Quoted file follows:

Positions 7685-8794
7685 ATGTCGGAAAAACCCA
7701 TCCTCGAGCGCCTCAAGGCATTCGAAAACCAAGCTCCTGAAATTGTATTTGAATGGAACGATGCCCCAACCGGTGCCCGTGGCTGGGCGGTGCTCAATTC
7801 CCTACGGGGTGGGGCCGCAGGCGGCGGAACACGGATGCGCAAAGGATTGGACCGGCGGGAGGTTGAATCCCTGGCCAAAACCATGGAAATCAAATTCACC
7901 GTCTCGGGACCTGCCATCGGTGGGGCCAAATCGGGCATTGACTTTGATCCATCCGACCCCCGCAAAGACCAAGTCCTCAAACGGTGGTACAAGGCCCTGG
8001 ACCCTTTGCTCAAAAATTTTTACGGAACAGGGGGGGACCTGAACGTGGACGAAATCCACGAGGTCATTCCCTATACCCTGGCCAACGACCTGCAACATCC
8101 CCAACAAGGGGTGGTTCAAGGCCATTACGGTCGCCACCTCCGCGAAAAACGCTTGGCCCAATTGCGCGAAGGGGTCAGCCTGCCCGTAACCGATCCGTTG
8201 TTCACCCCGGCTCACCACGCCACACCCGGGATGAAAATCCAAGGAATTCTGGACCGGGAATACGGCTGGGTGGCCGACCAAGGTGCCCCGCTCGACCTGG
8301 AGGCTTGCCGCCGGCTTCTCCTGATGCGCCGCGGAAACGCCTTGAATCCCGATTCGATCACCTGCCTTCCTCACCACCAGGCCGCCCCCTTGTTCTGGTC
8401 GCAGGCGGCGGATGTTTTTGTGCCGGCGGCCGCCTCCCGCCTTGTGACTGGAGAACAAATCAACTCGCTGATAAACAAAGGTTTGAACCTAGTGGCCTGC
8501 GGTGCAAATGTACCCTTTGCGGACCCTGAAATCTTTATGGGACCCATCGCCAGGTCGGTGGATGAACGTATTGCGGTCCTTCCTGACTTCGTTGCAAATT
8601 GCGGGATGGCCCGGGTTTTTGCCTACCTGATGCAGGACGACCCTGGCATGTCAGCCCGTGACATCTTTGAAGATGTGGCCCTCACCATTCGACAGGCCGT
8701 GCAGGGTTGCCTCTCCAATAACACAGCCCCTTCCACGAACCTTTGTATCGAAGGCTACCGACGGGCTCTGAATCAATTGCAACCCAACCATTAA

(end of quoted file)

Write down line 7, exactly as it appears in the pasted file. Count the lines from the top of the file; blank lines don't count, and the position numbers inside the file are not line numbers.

8101 CCAACAAGGGGTGGTTCAAGGCCATTACGGTCGCCACCTCCGCGAAAAACGCTTGGCCCAATTGCGCGAAGGGGTCAGCCTGCCCGTAACCGATCCGTTG